Approximating the date of delivery, and recognising the signs of labour in a pregnant dog are fairly easy when you have partnered with your dog's veterinarian during the pregnancy. Knowing the steps to monitor your pregnant dog's progress is the key to a less stressful experience for both you and your dog. Nature takes its course in its own time, and most often a dog's labour and delivery will proceed without incident or emergency. But knowing when to expect labour can help assure that you will be ready, just in case your dog needs assistance.
Take your dog to your veterinarian early in her pregnancy. The vet may palpate the puppies by hand, or decide to perform an ultrasound to determine how many puppies your dog will have. The vet will assist you in determining the approximate due date, which will be 56 to 69 days from conception, depending on the breed and size of your dog.
Take your pregnant dog's temperature rectally each day at noon, beginning 2 weeks prior to her due date, according to Ron Hines, DVM, Ph.D. Lubricate the thermometer with K-Y Jelly and gently insert it about one inch. Hold the thermometer in place for three minutes. The dog's temperature should be between 38.3 and 39.1 degrees Celsius. A temperature reading below 37.8C is an indication that delivery will occur within 24 hours.
Watch your dog for signs of the first stage of labour. You may notice that she is whining, pacing, and cannot seem to get comfortable. She may also begin shivering and panting. She may refuse food, and may vomit anything that she has previously eaten. Provide her with a safe, cosy, low-lit, quiet area, and give her a bed or blankets so she can make a nest, if she desires. The first stage of labour lasts from 6 to 18 hours on average, until the dog's cervix has completely dilated.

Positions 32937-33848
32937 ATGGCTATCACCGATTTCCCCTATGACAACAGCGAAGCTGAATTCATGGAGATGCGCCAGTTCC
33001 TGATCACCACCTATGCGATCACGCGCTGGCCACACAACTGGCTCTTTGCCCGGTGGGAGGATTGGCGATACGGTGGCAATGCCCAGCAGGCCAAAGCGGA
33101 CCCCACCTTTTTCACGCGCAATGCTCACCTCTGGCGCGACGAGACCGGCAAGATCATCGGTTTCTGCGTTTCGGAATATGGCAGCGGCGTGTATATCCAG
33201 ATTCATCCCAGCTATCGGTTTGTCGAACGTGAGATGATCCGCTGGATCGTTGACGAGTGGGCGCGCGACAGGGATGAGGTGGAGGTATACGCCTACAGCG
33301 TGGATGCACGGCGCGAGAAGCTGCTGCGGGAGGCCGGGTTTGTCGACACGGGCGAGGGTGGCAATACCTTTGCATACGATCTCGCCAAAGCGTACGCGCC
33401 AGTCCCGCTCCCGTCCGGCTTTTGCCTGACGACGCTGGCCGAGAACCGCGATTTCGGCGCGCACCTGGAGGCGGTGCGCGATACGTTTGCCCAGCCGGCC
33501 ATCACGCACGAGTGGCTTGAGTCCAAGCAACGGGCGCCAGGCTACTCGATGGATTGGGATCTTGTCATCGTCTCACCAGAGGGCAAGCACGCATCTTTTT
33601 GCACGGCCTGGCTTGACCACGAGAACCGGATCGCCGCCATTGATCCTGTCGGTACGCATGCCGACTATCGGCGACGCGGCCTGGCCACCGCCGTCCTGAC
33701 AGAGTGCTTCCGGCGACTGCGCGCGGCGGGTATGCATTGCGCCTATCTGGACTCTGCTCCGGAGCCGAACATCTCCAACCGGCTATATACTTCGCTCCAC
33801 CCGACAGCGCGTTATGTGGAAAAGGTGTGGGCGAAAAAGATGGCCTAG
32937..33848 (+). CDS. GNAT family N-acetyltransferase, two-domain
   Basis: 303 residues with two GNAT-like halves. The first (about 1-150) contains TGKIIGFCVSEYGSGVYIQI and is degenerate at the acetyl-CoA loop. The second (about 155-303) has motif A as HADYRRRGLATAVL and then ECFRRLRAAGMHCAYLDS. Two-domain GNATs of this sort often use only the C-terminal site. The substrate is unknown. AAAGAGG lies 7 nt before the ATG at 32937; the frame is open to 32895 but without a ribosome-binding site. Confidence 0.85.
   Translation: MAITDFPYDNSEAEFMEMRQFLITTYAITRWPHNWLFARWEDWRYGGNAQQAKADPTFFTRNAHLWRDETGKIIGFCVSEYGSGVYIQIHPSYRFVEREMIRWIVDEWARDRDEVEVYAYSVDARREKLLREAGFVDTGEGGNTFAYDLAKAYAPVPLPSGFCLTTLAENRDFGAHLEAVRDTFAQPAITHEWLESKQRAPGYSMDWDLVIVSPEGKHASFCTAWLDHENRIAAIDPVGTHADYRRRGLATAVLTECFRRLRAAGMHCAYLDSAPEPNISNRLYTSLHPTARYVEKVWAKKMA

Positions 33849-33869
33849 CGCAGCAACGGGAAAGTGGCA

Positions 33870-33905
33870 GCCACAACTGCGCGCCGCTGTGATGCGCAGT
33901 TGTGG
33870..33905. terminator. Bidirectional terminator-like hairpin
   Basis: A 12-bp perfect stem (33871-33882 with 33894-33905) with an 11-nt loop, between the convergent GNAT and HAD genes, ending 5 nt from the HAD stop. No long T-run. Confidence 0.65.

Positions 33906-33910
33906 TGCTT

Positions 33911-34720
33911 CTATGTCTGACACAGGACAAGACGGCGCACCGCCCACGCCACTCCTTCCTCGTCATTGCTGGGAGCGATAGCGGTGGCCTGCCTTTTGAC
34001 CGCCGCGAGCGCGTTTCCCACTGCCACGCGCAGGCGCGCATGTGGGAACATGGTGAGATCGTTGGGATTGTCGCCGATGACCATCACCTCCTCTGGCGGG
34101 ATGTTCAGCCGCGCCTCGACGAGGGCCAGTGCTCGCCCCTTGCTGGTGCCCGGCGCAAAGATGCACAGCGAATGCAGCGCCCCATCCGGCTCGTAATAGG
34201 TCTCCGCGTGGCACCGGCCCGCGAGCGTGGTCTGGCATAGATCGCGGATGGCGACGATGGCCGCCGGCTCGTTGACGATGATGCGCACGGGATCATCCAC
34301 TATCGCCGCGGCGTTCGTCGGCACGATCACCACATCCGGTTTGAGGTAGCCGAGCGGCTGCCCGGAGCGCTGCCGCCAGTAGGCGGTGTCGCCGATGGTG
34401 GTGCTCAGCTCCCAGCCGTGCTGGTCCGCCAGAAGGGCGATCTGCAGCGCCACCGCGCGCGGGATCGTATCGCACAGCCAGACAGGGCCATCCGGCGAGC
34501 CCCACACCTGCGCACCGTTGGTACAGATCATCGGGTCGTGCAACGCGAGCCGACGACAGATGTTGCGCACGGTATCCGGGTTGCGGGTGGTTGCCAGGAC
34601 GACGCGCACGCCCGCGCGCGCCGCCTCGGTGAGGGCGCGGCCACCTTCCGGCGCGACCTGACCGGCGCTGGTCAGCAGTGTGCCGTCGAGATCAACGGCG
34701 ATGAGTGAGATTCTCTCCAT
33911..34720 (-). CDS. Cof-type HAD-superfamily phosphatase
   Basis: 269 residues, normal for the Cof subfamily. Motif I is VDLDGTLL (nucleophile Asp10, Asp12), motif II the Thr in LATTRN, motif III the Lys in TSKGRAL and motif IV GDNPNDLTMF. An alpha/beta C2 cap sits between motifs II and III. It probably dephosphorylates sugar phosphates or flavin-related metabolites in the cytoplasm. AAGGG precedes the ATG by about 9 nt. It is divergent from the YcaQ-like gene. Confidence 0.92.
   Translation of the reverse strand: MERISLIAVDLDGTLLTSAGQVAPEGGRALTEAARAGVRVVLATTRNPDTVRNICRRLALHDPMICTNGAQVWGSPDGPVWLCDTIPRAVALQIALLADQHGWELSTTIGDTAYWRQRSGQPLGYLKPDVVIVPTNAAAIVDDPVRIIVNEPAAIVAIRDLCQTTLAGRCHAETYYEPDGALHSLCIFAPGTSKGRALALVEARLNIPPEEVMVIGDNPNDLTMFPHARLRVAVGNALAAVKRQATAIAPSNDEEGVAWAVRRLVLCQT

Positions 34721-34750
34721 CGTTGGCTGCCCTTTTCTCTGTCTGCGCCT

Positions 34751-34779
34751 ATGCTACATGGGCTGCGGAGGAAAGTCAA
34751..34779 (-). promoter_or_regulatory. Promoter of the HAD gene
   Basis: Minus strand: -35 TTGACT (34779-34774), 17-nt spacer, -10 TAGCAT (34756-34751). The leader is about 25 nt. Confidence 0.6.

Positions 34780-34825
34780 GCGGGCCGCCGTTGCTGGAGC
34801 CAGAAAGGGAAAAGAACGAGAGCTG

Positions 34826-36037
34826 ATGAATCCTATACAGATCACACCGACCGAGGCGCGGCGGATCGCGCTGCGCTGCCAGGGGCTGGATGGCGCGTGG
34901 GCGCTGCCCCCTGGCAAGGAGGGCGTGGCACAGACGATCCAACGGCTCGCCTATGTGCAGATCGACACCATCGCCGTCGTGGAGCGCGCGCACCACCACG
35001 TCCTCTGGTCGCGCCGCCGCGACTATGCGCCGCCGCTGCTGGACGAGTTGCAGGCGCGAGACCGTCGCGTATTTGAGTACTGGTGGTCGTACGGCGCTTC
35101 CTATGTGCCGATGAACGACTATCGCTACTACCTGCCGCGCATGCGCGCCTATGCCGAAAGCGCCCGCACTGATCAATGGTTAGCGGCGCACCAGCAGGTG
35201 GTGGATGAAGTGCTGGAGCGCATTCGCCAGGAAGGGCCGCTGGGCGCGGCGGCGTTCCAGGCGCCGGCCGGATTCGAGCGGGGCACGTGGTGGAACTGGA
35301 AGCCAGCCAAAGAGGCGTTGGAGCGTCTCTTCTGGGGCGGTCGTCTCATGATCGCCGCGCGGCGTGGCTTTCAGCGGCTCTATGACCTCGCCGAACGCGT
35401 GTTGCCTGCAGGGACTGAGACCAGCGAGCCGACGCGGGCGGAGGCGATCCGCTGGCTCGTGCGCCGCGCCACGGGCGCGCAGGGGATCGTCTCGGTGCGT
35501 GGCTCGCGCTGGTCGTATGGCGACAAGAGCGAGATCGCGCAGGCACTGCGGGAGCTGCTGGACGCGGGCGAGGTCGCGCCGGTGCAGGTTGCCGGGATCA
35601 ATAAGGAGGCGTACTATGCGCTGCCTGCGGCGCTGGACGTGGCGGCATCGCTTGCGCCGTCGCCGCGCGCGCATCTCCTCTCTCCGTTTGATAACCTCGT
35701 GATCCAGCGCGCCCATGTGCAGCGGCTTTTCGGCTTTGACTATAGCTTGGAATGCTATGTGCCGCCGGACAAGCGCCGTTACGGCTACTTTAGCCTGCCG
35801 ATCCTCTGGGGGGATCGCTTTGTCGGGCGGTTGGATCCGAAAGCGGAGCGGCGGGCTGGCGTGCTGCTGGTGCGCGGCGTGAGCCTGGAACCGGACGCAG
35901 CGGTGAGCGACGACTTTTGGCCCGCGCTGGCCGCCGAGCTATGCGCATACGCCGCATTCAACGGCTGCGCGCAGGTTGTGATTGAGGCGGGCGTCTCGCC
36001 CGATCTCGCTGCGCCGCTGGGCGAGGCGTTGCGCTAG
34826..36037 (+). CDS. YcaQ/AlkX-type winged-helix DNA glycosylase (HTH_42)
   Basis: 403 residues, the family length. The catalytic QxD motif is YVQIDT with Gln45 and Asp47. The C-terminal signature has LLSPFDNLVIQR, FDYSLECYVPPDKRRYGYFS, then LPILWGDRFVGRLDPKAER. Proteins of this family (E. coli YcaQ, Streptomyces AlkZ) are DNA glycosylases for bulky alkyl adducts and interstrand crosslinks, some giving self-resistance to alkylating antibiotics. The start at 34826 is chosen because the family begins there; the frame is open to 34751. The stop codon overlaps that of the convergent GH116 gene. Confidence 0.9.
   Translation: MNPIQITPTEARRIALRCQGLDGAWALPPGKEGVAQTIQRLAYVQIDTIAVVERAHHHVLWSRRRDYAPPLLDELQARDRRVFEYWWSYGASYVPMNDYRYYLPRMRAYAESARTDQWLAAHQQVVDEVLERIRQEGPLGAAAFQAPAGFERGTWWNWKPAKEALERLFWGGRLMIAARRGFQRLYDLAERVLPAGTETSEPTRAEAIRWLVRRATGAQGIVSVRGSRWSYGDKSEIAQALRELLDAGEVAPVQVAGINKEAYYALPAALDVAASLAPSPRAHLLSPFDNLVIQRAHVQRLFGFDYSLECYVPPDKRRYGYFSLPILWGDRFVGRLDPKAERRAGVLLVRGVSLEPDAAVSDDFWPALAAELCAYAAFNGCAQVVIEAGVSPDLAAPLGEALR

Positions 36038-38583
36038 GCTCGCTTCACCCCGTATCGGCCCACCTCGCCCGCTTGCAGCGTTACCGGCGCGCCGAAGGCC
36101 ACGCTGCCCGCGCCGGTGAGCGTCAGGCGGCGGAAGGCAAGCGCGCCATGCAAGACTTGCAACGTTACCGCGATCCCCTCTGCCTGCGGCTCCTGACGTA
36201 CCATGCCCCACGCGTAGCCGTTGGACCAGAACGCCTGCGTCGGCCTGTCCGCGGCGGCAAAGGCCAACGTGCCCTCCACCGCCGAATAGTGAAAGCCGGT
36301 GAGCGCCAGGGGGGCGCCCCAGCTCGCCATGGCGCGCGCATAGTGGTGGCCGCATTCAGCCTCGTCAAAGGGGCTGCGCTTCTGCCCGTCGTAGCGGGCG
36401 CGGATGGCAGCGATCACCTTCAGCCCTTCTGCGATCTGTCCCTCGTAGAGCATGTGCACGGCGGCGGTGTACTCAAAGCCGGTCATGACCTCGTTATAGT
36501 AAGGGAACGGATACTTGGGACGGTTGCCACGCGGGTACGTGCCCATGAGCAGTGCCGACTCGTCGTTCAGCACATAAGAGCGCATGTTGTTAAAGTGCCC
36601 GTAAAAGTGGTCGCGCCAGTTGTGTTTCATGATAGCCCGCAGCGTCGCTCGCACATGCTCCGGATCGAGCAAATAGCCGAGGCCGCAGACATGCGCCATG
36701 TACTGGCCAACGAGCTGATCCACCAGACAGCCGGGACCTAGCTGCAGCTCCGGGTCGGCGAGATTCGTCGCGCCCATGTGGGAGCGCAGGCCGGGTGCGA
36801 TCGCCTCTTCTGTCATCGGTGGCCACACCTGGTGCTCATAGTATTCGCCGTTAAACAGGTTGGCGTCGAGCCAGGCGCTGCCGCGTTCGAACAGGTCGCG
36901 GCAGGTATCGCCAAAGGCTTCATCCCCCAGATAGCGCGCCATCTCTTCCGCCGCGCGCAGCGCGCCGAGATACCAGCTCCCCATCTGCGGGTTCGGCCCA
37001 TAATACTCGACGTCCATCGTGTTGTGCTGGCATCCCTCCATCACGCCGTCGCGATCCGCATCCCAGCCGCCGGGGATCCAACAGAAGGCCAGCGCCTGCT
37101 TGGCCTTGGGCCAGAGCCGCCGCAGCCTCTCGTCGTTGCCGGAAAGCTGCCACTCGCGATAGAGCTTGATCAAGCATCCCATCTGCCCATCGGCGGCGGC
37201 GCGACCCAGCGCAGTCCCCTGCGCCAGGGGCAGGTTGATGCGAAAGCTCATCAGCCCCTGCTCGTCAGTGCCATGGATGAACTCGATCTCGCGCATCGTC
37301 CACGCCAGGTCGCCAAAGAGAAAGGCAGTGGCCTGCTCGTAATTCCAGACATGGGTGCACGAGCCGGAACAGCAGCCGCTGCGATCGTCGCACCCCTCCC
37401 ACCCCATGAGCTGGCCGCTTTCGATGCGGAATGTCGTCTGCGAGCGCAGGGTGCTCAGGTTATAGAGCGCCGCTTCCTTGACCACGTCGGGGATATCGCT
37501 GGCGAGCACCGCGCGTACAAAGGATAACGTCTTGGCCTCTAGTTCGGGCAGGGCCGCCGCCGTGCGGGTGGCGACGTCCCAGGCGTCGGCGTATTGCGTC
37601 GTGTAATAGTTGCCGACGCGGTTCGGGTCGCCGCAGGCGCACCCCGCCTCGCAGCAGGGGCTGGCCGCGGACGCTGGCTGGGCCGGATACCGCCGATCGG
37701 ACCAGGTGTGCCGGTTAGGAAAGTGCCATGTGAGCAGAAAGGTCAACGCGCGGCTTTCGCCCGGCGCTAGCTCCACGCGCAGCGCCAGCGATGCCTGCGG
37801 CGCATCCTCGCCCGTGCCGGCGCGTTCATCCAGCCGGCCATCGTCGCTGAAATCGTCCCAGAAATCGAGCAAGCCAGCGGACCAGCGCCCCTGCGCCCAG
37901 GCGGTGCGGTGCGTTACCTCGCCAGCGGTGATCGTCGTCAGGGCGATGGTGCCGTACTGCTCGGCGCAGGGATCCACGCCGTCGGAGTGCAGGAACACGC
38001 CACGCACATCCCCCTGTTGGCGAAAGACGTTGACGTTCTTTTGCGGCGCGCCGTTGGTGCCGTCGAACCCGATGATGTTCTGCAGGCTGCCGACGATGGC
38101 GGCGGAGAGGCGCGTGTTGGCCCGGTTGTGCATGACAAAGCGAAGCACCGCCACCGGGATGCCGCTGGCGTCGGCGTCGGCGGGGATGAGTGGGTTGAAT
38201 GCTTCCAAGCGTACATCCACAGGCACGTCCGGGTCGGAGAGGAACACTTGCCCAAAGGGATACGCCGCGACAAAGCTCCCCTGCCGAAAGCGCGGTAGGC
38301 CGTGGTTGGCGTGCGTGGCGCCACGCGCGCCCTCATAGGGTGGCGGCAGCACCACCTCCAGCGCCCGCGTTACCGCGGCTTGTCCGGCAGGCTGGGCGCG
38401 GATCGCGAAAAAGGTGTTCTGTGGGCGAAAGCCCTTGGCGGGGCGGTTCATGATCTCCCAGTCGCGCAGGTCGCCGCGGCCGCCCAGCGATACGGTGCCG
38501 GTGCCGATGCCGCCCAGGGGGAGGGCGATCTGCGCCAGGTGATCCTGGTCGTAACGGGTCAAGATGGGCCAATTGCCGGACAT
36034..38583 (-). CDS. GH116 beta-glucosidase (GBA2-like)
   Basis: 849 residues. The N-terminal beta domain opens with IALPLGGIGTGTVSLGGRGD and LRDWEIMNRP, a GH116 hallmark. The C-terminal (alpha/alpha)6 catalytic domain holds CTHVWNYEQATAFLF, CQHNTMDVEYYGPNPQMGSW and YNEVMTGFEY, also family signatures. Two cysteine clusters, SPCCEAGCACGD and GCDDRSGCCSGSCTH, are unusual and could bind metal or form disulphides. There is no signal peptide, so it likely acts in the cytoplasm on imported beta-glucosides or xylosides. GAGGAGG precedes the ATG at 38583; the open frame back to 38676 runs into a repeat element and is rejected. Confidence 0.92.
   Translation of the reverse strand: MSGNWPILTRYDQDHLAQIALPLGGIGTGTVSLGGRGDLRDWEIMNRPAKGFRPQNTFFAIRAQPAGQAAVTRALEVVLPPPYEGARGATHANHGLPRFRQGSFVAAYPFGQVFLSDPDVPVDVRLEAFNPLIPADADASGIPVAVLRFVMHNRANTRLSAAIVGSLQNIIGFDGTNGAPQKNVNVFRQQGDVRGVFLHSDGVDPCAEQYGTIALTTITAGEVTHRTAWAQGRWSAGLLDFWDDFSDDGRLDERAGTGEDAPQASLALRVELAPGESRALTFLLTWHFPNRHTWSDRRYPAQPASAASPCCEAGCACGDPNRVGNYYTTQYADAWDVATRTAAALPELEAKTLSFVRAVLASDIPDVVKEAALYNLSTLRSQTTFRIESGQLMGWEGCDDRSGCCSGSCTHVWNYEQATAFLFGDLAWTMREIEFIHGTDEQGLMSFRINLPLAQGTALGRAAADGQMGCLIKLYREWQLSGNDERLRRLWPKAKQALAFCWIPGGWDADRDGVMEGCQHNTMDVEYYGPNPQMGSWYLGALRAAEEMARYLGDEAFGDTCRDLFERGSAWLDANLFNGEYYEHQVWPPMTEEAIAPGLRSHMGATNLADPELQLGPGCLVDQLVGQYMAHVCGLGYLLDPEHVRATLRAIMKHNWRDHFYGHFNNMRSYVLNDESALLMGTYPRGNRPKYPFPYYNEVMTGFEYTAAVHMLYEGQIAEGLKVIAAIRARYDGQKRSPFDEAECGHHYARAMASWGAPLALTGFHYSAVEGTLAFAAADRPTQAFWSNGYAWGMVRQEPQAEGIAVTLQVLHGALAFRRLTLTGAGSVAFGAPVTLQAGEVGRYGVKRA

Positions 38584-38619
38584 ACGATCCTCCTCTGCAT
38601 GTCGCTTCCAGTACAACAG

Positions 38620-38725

Check your dog for signs of the second stage of labour. She will be experiencing strong uterine contractions at this time. Observe the area provided, looking for indications that her water has broken. You may see a light yellow fluid on the floor, bedding, or on the dog herself. Watch for her to begin straining forcefully; the puppies should begin to appear once she has been doing this for 15 to 30 minutes.
Though puppies are often delivered about every 30 minutes or so, the dog may rest for periods up to 4 hours between puppies. If no more puppies have appeared for more than 4 hours, contact your veterinarian. If you notice the dog straining hard for more than 1 hour and no puppy has been delivered, contact your veterinarian. Your dog may be experiencing incomplete labour, or a puppy may be too large to pass through the birth canal naturally.